Arcata Fish and Wildlife Office
Pacific Southwest Region
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Cross Channel and Vertical Distribution of Ceratomyxa shasta Spores in Klamath River Drift
Arcata Fish & Wildlife Office Fisheries Program

The Issue:
Klamath River Chinook salmon exhibiting a swollen abdomen

Recent studies have documented significant mortality in juvenile salmon and steelhead populations in the Klamath River due to infectious disease, primarily caused by the endemic parasites Ceratomyxa shasta and Parvicapsula minibicornis. In 2004, infection rates in juvenile Chinook salmon ranged from about 20 to 70% for C. shasta and from 40% to 96% for
P. minibicornis. In 2005, duel infection rates at or near 100% were observed for consecutive weeks in April, a critical period for outmigration of juvenile anadromous fishes.

The life cycles of C. shasta and P. minibicornis are complex, requiring both a vertebrate and invertebrate host to complete their development. The invertebrate host for C. shasta is a freshwater polychaete worm Manayunkia speciosa. Fish are infected with C. shasta by contacting actinospores produced within Manayunkia. The form of contact is unclear, but is thought to be by random encounter with spores in the drift. Following mortality of infected fish, myxospores are released into the water where they enter the drift. Drifting spores are available to polychaetes, which as filter feeding organisms, may collect and ingest the myxospores, thereby completing the life cycle. New information also suggests that the invertebrate host for P. minibicornis may also be Manayunkia.

Recent Advances in Technology: Quantitative polymerase chain reaction (QPCR) assays now allow researchers to quantify volumetric densities of C. shasta and P. minibicornis spores from water samples collected in the field. This technique is being used to index spatial and temporal trends of C. shasta and P. minibicornis abundance in the Klamath River. Monitoring spore densities may be useful in assessing the effectiveness of flow prescriptions or other management actions directed at decreasing infection rates in juvenile fishes. Before a large-scale spore monitoring program is implemented, a thorough understanding of the variability of spore densities in the drift is needed. These data are critical in designing an effective sampling protocol as it is currently unknown if a single sample is representative of the overall drift.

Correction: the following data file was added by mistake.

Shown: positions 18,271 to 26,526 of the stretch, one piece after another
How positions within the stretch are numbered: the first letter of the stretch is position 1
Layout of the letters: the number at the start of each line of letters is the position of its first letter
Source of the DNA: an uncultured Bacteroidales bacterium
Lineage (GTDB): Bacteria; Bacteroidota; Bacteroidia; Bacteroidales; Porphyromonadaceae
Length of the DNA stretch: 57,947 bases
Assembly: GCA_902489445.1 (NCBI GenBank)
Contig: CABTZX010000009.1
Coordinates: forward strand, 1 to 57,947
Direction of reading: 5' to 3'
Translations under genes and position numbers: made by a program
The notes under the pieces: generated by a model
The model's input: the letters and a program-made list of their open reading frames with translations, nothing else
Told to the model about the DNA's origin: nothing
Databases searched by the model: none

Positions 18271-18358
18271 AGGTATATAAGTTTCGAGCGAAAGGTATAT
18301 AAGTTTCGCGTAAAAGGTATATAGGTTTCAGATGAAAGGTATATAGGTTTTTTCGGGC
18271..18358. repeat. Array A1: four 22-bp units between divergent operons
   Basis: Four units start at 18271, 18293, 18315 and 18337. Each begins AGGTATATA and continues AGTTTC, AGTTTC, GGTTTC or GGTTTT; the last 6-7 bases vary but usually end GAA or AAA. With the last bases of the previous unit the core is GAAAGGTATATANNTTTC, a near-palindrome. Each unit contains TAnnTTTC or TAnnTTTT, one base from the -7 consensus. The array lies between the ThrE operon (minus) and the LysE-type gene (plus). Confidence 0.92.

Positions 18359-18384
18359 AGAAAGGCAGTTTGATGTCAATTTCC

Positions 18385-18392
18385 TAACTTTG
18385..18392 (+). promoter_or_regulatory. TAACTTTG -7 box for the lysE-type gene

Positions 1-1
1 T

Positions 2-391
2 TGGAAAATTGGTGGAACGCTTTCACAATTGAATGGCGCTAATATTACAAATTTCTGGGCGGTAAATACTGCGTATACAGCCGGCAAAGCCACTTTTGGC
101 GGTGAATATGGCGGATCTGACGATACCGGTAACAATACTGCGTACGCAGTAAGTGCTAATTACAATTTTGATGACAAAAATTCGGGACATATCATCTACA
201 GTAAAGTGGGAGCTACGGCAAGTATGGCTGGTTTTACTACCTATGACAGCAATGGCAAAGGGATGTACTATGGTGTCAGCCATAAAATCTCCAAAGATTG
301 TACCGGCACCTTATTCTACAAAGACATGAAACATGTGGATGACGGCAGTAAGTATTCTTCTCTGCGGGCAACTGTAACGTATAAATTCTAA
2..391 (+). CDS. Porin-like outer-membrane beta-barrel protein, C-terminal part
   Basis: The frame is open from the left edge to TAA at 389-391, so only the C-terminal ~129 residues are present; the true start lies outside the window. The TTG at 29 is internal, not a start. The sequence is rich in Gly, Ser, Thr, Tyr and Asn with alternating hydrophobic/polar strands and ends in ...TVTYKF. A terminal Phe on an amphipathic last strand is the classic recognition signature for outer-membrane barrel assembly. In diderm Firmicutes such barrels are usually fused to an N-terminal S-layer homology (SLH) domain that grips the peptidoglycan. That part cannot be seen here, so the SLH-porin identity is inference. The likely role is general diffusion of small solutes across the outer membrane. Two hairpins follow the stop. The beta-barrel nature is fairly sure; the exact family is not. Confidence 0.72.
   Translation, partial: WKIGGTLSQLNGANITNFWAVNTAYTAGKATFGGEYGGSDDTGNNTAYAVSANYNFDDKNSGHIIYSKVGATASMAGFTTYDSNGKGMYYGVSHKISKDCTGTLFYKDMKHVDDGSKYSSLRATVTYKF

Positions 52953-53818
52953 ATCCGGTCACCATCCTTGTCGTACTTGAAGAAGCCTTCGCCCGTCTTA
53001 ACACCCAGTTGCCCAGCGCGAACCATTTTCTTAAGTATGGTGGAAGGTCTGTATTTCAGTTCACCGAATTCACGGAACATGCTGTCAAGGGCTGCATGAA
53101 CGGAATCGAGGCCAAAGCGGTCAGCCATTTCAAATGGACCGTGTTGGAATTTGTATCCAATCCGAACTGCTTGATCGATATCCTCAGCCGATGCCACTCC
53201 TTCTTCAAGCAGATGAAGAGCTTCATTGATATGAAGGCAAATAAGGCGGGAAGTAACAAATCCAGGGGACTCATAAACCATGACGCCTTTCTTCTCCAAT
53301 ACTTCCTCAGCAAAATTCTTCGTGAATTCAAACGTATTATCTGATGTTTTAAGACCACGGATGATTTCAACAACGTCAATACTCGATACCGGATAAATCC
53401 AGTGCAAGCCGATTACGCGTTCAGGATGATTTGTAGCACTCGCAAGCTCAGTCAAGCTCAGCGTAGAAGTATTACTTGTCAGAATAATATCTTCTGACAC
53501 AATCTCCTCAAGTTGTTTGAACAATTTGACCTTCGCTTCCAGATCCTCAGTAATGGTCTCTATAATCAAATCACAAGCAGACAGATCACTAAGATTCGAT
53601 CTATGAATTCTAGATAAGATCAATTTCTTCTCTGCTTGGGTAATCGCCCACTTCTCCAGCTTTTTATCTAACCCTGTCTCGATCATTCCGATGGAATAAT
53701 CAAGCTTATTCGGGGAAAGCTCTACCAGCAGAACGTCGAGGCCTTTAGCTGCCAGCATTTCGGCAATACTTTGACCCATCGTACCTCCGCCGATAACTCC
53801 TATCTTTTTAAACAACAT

Life cycle of C.shasta
  • Test the hypothesis - Ho: Densities of C. shasta spores in the mid-water column drift do not differ across the channel of riffle or riffle/run transitional habitats in the Klamath River.
  • Test the hypothesis – Ho: Densities of C. shasta spores in the near-shore drift do not differ at varying depths within riffle or riffle/run transitional habitats in the Klamath River.
Study Design:

  • Two sample events were conducted in summer 2005 at four
    locations between Iron Gate Dam and the Klamath River estuary
  • A cross-channel transect was established in riffle/run habitat type at
    each location. Transects were further divided into six cells
    corresponding to proximity to right or left shore and shoreline, nearshore, and mid-channel strata.
    • One liter water samples were collected about 15 cm below the
    water surface in each of the six cells, and 0.5*depth and 10 cm off
    the bottom at one near-shore strata. Each station was sampled 3
    • Water samples were filtered for C. shasta spore DNA and
    submitted to Oregon State University’s Microbiology Dept. for
    QPCR analysis.
    • Cycle threshold values, a measure of spore disease and C. shasta
    spore densities, were compared using an analysis of variance statistical test.


  • C. shasta spore DNA was present during each sample event at all sample locations. No significant differences were observed between sample depths or lateral strata within sample locations. Significant differences were identified, however, between sample events and locations. Three or more 1-L samples should be collected at each site for quantitative studies.

For more information contact Paul Zedonis, Fish Biologist, Arcata Fish and Wildlife Office, 707.822.7201



Last updated: April 16, 2015